22 So Joshua sent messengers, and they ran to the tent; and behold, it was concealed in his tent with the silver underneath it. 23 And they took them from inside the tent and brought them to Joshua and to all the sons of Israel, and they poured them out before the LORD. 24 Then Joshua and all Israel with him, took Achan the son of Zerah, the silver, the mantle, the bar of gold, his sons, his daughters, his oxen, his donkeys, his sheep, his tent and all that belonged to him; and they brought them up to the valley of Achor. 25 And Joshua said, “Why have you troubled us? The LORD will trouble you this day.” And all Israel stoned them with stones; and they burned them with fire after they had stoned them with stones. 26 And they raised over him a great heap of stones that stands to this day, and the LORD turned from the fierceness of His anger. Therefore the name of that place has been called the valley of Achor to this day.
When we read this passage, one of the questions that comes to mind is why was God so harsh on Achan and his family? In contrast to the mercy we see in the New Testament, this seems terribly harsh. We might think of the mercy the Lord demonstrated to the woman at the well who had five husbands (John 4:18) and the woman taken in adultery who, as a Jewish woman, could have been stoned according to the Law (John 8:3f) and wonder why Achan did not receive similar mercy. We are apt to forget a couple of other New Testament passages like the death of Ananias and Sapphira (Acts 5) and the awesome judgments of the Tribulation where the blood of men is pictured as flowing up to the horses’ bridles in the wine vat of God’s wrath (cf. Rev. 14:18-20; 19:13 with Isa. 63:1-6). We might also be prone to either forget or minimize the holiness of God. God is described as holy more than by any of His other attributes, more than even His love, mercy, and grace. As a holy God, He is perfect righteousness and justice, and because of His justice, He must deal with sin (cf. Psa. 50:21; Eccl. 8:11-12).
But there is another issue here we must not ignore as we think about this passage. Who were these people and what was their purpose? They were a people called of God to be His witness to the world and through whom God would give the Savior (cf. Ex. 19:4-6; Deut. 10:15f; with 1 Pet. 1:14f; 2:9-12). This involved protecting the welfare and purpose of the majority by dealing with this sin in such a way that it would cause them to realize just how serious was their calling and their walk with God. As the situation with Ananias and Sapphira occurred in the very early period of the church, so this judgment against Achan also occurred in the initial period of Israel’s entrance into the land in order to strike the fear of God into the hearts of the people and to provide an example of the seriousness of what Achan had done in violating the covenant of God. The great heap of stones set up over Achan’s grave seems to have been done as a memorial of warning for the generations to come.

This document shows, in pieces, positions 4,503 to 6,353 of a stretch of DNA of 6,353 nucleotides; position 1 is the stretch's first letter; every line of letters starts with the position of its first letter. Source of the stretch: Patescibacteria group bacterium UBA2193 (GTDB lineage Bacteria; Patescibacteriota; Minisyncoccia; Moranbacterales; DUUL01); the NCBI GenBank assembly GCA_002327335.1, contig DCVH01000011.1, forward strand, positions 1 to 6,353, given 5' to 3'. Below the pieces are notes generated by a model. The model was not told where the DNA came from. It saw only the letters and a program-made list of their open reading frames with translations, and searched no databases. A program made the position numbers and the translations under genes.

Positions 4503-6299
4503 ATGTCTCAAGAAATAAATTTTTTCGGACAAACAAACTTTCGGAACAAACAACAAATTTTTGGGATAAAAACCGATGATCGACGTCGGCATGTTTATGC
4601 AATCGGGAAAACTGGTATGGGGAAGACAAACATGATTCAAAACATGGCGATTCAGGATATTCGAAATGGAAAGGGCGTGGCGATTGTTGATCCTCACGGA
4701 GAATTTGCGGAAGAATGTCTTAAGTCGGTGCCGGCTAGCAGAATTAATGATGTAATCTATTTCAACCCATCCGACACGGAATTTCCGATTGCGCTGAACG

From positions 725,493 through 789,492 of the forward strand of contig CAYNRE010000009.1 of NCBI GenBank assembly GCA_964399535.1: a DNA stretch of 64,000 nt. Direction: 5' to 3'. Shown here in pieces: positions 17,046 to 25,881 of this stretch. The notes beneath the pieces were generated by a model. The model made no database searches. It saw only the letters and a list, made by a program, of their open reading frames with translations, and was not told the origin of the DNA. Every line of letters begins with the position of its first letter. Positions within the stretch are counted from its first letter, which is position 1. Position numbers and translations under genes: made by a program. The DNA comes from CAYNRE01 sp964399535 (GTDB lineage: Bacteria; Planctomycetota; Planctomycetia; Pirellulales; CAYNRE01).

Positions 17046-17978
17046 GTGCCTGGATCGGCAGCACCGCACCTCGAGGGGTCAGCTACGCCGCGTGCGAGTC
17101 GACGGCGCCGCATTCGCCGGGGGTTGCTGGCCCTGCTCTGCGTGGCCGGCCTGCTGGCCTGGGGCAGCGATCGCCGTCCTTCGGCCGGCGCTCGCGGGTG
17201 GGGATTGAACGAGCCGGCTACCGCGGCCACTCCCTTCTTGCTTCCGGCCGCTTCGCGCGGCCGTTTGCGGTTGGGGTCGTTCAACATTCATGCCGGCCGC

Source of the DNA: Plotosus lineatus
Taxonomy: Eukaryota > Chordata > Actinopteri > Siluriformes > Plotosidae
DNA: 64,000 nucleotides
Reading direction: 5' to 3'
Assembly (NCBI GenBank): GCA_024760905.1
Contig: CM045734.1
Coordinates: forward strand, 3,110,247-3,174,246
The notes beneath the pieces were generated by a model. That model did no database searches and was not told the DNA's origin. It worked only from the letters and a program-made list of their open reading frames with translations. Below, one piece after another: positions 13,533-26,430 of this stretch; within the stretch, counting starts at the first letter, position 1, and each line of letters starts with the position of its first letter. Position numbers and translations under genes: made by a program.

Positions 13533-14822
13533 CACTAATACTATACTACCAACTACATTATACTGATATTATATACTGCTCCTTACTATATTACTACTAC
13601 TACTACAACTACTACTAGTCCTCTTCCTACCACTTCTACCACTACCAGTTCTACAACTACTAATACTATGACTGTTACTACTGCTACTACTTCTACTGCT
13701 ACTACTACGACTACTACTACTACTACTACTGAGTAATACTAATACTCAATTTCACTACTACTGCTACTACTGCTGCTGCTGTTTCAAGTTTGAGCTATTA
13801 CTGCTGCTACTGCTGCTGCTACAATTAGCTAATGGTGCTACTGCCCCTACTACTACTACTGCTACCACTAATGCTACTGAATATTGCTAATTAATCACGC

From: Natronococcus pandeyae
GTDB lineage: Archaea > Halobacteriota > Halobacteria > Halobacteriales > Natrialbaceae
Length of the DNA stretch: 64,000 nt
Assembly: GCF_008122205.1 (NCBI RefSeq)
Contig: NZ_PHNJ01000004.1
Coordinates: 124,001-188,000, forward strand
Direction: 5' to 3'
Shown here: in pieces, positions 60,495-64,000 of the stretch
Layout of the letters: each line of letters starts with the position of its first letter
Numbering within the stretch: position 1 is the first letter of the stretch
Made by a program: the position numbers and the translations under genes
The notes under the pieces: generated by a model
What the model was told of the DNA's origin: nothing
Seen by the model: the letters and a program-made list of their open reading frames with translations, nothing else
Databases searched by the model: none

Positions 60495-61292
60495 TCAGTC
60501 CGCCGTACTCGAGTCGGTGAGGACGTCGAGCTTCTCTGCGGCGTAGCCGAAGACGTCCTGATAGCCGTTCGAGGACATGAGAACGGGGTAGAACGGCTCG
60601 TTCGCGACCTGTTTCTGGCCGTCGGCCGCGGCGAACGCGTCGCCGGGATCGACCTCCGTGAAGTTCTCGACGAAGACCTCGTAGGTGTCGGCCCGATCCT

The final stroke was accomplished by the raising of a historical marker, a large pile of rocks, over the body of Achan. This seems to have been a common method of burial for infamous individuals (cf. 8:29). It served in this case that good purpose of warning Israel against the sin of disobeying God’s express commands.41
Initial possession and enjoyment of the land and its blessings and their ability to fulfill their calling as God’s chosen people was dependent on obedience to God for it was He who was giving them the land with all its many blessings and responsibilities (Deut. 28-30).
We should note that though Achan did confess his sin, he only did so when he was found out and forced to. Had he voluntarily cast himself on the mercy of God, his life might have been spared, as was David when he sinned. Campbell writes: “In view of the fact that the Law prohibits the execution of children for their father’s sins (Deut. 24:16), we assume that Achan’s children were accomplices in crime.”42
Another key issue that must not be forgotten is the trouble this brought on others. God took severe action because of the serious consequences of Achan’s sin on others (it was a terrible example, several lives were lost, Israel was routed, and God’s honor impugned [cf. vs. 25]). The memorial of stones in the valley called Achor, which means “trouble” addressed this fact.
There are three concluding points that I would like to focus on from this chapter.
(1) Our sin needs to be dealt with honestly and decisively.
(2) Achan’s choice grew out of the soil of dissatisfaction. How could there be dissatisfaction in view of all he had learned and seen as one of the privileged people of Israel? We don’t know, but for whatever reason, Achan was dissatisfied with his lot in life because he failed to rest his life in God’s providence and goodness. His failure to walk by faith led to seeking satisfaction, security, and significance in the material world so that, lusting after things, he chose to take the things under the ban. It was this spiritual condition of dissatisfaction and independent living that led him to take matters into his own hands believing he could meet his wants by his own solutions. Our failure to find our contentment in the Savior and His love and grace is surely the cause of a great deal of our own self-made misery and sinful behavior. The Lord highlighted this very thing in Matthew 6 when He warned the disciples against storing up treasures on earth and against worrying about the details of life—drink, food, and clothing. In the process, He defined the pursuit of the details of life at the expense of seeking first the kingdom of God and His righteousness as a simple matter of not truly trusting in God’s supply. The issue is one of having too little faith. After pointing to the way God cares for the birds and clothes the grass, He said,
“But if God so arrays the grass of the field, which is alive today and tomorrow is thrown into the furnace, will He not much more do so for you, O men of little faith? 31 “Do not be anxious then, saying, ‘What shall we eat?’ or ‘What shall we drink?’ or ‘With what shall we clothe ourselves?’” (Matt. 6:30).
(3) It would be helpful to note that when Achan sinned and there was sin in the camp of Israel, the blessing and strength of God was halted and the nation met with discipline and failure. But once the sin was dealt with as the Lord commanded, by His grace the blessing and strength of God resumed. Again we are reminded that known sin in our lives creates a barrier between us and the Lord because it shows our commitment to go our own way and to handle our own lives by our own strategies.